USDA.gov maintains the Accessibility Statement page which can be accessed at:
The purpose of the USDA's new media communication forums, including the USDA blog, collaborative tools and other sites, is to share news and information regarding the activities, policies and programs of the Department of Agriculture and its employees.
For more information, please visit:
Digital Rights and Copyright
Most information presented on the USDA Web site is considered public domain information. Public domain information may be freely distributed or copied, but use of appropriate byline/photo/image credits is requested. Attribution may be cited as follows: "U.S. Department of Agriculture."
Some materials on the USDA Web site are protected by copyright, trademark, or patent, and/or are provided for personal use only. Such materials are used by USDA with permission, and USDA has made every attempt to identify and clearly label them. You may need to obtain permission from the copyright, trademark, or patent holder to acquire, use, reproduce, or distribute these materials.
Freedom of Information Act
The Freedom of Information Act (FOIA), which can be found in Title 5 of the United States Code, section 552, was enacted in 1966 and provides that any person has the right to request access to federal agency records or information. All agencies of the United States government are required to disclose records upon receiving a written request for them, except for those records that are protected from disclosure by the nine exemptions and three exclusions of the FOIA. This right of access is enforceable in court. The federal FOIA does not, however, provide access to records held by state or local government agencies, or by private businesses or individuals. All states have their own statutes governing public access to state and local records; state agencies should be consulted for further information about them.
Links to Other Sites
The U.S. Department of Agriculture's (USDA) official web site is www.usda.gov. The USDA website provides links to other websites to provide additional information that may be useful or interesting, and is being provided in a manner consistent with the intended purpose of the content you are viewing on the USDA website. USDA is providing these links for your reference. Once you access another site through a link that we provide, you are subject to the copyright and licensing restrictions of the new site.
It is the sole responsibility of you, the user of this site, to carefully examine the content of the site and all linked pages for privacy, copyright and licensing restrictions and to secure all necessary permissions if applicable.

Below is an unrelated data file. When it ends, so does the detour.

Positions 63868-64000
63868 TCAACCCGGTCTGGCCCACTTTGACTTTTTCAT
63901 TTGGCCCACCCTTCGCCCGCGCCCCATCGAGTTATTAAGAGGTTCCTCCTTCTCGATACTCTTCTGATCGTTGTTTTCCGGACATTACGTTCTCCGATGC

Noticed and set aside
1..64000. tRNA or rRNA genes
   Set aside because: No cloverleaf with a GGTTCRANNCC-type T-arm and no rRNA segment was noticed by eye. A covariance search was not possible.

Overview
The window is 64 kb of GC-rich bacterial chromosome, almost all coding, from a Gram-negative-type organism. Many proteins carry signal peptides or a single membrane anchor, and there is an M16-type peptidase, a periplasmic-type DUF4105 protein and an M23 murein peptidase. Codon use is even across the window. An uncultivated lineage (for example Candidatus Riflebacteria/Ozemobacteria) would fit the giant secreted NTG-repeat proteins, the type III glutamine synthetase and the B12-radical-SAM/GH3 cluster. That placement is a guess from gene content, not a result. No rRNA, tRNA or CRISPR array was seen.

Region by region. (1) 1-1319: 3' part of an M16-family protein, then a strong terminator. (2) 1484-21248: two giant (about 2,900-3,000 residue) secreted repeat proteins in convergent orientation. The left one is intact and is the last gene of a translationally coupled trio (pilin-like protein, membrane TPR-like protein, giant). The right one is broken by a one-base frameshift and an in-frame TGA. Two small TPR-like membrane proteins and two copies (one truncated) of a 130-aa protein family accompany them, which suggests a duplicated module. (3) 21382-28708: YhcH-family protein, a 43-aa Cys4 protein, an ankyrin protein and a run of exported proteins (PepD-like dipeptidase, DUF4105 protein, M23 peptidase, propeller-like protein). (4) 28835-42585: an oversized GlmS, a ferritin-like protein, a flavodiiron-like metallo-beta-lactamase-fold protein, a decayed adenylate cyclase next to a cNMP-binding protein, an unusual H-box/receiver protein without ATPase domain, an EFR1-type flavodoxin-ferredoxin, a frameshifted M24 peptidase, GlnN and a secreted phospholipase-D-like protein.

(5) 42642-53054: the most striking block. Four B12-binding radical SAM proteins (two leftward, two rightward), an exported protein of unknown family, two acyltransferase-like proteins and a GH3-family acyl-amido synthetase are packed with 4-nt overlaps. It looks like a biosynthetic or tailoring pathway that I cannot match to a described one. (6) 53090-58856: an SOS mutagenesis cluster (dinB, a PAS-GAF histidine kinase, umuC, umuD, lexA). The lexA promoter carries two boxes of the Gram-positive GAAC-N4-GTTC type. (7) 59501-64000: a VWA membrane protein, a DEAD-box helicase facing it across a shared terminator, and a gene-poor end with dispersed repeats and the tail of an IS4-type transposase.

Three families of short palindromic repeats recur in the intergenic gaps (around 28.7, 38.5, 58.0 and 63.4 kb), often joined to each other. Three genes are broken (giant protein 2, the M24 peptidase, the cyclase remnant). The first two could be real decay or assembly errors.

The image denotes you are leaving the USDA website and entering an external link or a third-party site.
No Fear Act
On May 15, 2002, President Bush signed legislation called the No FEAR Act (Notification and Federal Anti-Discrimination and Retaliation Act of 2002). This law became effective on October 1, 2003. The primary purpose of the Act is to improve agency accountability for antidiscrimination and whistleblower laws.
USDA No Fear Act can be accessed at:
Non-Disclosure Agreements Notice
As a United States Department of Agriculture (USDA) employee, you may have been required to sign a non-disclosure policy, form, or agreement (NDA) to access classified or other information. You should read the following statement as if it were incorporated into any NDA you have signed:
"These provisions are consistent with and do not supersede, conflict with, or otherwise alter the employee obligations, rights, or liabilities created by existing statute or Executive order relating to (1) classified information, (2) communications to Congress, (3) the reporting to an Inspector General of a violation of any law, rule, or regulation, or mismanagement, a gross waste of funds, an abuse of authority, or a substantial and specific danger to public health or safety, or (4) any other whistleblower protection. The definitions, requirements, obligations, rights, sanctions, and liabilities created by controlling Executive orders and statutory provisions are incorporated into this agreement and are controlling."
The provisions in the following list of Executive orders and statutory provisions are controlling in the case of any conflict with an USDA NDA.
- Executive Order No. 13526;
- Section 7211 of Title 5, United States Code (governing disclosures to Congress);
- Section 1034 of Title 10, United States Code, as amended by the Military Whistleblower Protection Act (governing disclosure to Congress by members of the military);
- Section 2302(b)(8) of Title 5, United States Code, as amended by the Whistleblower Protection Act of 1989 (governing disclosures of illegality, waste, fraud, abuse or public health or safety threats);
- Intelligence Identities Protection Act of 1982 (50 U.S.C. § 421, et seq.) (governing disclosures that could expose confidential Government agents);